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Volume 24, Issue 9
The author describes recent developments to help overcome the downstream-processing bottleneck.
Biologics comprise a huge variety of different molecules, activities, and applications and mostly try to mimic functions of natural molecules. Generally, they are of a rather complex nature and often consist of different functions on the same molecule (e.g., Fc receptor and antigen-recognition site of an antibody). Typically, proteins can present different possible modifications, such as glycosylation, disulfide bridges, specific carbon and nitrogen terminal groups, or they have been chemically modified, such as pegylated or conjugated proteins. Biologics may be based on carbohydrates (e.g., the meningitis vaccine), peptides (e.g., insulin), lipid structures, parts of microorganism cell walls, complete cells (e.g., stem-cell treatments, or Bacillus Calmette-Guérin (tuberculosis vaccines), or nucleic acids (e.g., plasmids and genome DNA for gene therapy). Furthermore, the active substance or complex does not consist of one molecule, but a mixture of different ones, such as congeners and isoforms. The ratio of each molecule within the mixture of the family can be crucial for activity. The importance of this ratio becomes more and more visible as analytical methods advance.
This extremely large variety of molecules necessitates a broad range of production systems, and analytical characterization and quantification methods. Most first-generation biological products were extracted from natural sources, such as animal tissue, human plasma, and wild stem microorganisms, and further separated with basic techniques (e.g., precipitation, centrifugation, and filtration). However, because of the risk of contamination and incompatibility, these traditional techniques have been replaced by more advanced biotechnologies, such as recombinant techniques or methods that can significantly reduce the potential level of contaminants. These methods include solvent, heat, gamma irradiation and microwave treatments, nanofiltration, and anion exchange chromatography. Initial hybridoma monoclonal antibodies or fusion proteins have also been replaced by humanized ones, and the third generation of biologics now focuses on further defined structures with less microheterogeneities and fewer aggregates to avoid adverse immune reactions. Another focus of new technologies is the expression of antibodies or antibody fragments that provide certain functions by, for example, being linked to cell-killing antibody drug conjugates.
In the 1990s and the early 2000s, much progress was made in biological upstream processing with productive high-expression systems, effective clone selection, defined culture media, process intensification and single-use components. Progress also was made with regard to improvements in analytical methods, which were developed to further characterize and quantify molecules in terms of structure, identity, activity, purity, microheterogeneity, quantification, and safety. These advances were crucial for downstream development because they helped to further characterize starting materials, thereby providing more insight into quality and mass balance during processing. As such, target specifications are now stricter and more demanding compared with early biologics.
These upstream developments create challenges in downstream processing to ensure that the biologics achieve the new quality and safety specifications. Other challenges for downstream processing include treating high upstream quantities in time, integrating new chemistries, purifying molecules in a contained system that enables the handling of antibody drug conjugates, and, of course, ensuring that processes are cost effective. Recent developments in the downstream area, however, are helping to overcome these challenges.
The development of more effective analytical methods has enabled better control over critical quality and quantity attributes online and atline during downstream processing. FDA encourages the use of these technologies and defines them as "a system for designing, analyzing, and controlling manufacturing through timely measurements (i.e. during processing) of critical quality and performances attributes of raw and in-process materials and processes with the goal of ensuring final product quality" (1).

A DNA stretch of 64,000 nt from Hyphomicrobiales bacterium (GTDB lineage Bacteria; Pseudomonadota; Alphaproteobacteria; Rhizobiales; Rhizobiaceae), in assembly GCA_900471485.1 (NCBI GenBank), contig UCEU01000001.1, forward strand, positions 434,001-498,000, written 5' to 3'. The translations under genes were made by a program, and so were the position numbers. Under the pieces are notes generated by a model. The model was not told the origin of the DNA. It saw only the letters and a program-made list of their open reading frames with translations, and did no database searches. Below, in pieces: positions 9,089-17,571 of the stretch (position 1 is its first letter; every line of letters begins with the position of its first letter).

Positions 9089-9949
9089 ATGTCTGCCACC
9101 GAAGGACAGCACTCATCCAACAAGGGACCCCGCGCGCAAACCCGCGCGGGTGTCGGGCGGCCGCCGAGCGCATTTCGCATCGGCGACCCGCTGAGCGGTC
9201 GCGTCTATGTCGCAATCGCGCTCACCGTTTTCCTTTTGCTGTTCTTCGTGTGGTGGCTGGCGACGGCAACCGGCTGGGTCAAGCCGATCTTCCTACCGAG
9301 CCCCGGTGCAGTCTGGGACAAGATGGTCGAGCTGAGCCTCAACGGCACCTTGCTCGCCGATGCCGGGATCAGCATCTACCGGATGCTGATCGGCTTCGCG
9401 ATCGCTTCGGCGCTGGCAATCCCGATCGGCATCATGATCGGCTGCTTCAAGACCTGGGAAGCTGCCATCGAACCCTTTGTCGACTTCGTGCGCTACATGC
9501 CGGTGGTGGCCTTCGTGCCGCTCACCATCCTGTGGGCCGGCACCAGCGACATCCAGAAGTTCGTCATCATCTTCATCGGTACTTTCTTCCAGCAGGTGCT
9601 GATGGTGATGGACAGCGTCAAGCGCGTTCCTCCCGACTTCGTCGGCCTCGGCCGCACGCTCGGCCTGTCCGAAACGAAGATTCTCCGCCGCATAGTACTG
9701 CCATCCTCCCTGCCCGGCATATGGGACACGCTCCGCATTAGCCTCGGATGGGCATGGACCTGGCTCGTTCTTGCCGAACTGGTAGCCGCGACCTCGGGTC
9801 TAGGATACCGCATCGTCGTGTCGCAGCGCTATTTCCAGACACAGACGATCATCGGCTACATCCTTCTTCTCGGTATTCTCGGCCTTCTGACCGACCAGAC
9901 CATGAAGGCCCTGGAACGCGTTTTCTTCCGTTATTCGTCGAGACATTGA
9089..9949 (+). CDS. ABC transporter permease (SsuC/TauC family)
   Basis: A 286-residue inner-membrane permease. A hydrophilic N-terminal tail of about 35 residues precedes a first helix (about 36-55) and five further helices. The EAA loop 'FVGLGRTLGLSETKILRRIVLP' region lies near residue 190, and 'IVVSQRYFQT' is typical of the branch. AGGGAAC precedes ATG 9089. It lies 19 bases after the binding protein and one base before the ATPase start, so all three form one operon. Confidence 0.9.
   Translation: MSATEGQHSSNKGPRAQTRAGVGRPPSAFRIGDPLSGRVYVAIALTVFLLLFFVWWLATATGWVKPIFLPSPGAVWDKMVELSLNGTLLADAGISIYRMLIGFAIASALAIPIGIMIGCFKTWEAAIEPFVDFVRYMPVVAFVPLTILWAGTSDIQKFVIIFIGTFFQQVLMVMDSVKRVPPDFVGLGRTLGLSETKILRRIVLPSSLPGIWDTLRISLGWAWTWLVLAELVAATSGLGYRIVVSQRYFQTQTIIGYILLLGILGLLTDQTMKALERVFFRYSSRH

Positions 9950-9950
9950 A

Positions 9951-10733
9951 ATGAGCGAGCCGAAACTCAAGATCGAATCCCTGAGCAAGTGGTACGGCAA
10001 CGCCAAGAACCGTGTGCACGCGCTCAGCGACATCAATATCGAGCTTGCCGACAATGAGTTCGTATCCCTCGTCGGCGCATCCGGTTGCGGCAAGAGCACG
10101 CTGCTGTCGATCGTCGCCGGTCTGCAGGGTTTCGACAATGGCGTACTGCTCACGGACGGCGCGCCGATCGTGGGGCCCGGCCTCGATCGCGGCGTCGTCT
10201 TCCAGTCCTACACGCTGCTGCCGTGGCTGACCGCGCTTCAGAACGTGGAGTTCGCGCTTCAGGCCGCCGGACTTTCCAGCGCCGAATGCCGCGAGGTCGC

Cycle time, sample preparation, and the nature of the analytical method are key to determining whether on-line or at-line measurement can be developed. Several other factors also need to be considered when implementing a PAT solution. These factors include the following: the design of the fluid pathway; communication between the measuring software and process software; knowledge about the analytical methods' stability, reproducibility, repeatability and precision; linearity; and limits of quantification combined with processcontrol needs. It also is important to determine whether the techniques should be applied only in process development or in the production of commercial material as well. Systems for in-line dilution (ILD) of buffers or clean-in-place (CIP) solutions are examples that have been installed at the industrial scale. The principle of an ILD system is the preparation of buffers and cleaning solutions by using concentrated stock solutions that are diluted with water to the desired final concentration. These systems must be robust to compensate for the pressure changes of the water preparation loops, backpressure from process units (e.g., tangential flow filtration (TFF) or chromatography), and changes in buffer composition and dilution rates. The principle of ILD is shown in Figure 1.
Figure 1: Principle of in-line dulition. TFF is tangential flow filtration. (ALL FIGURES COURTESY OF THE AUTHOR)
Depending on user requirements, different technical solutions can be used for the dilution itself (e.g., pumps coupled with mass flow meters, analogue or proportioning valves) to ensure that the inlet pressure is adequately controlled, and the control of the composition after the dilution (e.g., conductivity feedback control on the pumps or valves). Cost analysis has shown that these rather simple solutions can save up to 20% in capital expenditure for new downstream plants (2).
Another example of PAT application concerns atline monitoring and product quality control during the chromatographic elution of a mixture of lipidic compounds, which ensures that the correct chromatographic fractions are selected. In one particular case, because the compounds are not ultraviolet active, a light-scattering method was developed to follow the elution profile. In a second step, an analytical method based on mass spectrometry was implemented to control the composition of the different lipids. The work commenced with off-line analyses at bench scale and continued with experimental at-line analyses, including split streams. After the initial laboratory-scale phase, the process and analytical tools were scaled up to find the optimal technical solution for implementation in an industrial cGMP environment. Figure 2 presents the evaporating lightscattering detection (ELSD) at-line measurement, coupled with a preparative high-performance chromatography (HPLC) system, which was used in the study. A very small part of the elution stream that comes from the HPLC is directed to a splitter and transferred to the light-scattering detector. Because organic solvents are used, a nitrogen purge box is necessary. Using this solution, the time for in-process sample analysis was reduced to one day, compared with approximately two weeks with initial analytical methods. The investment and the time of implementation and validatioin need to be balanced with the gain of operational time.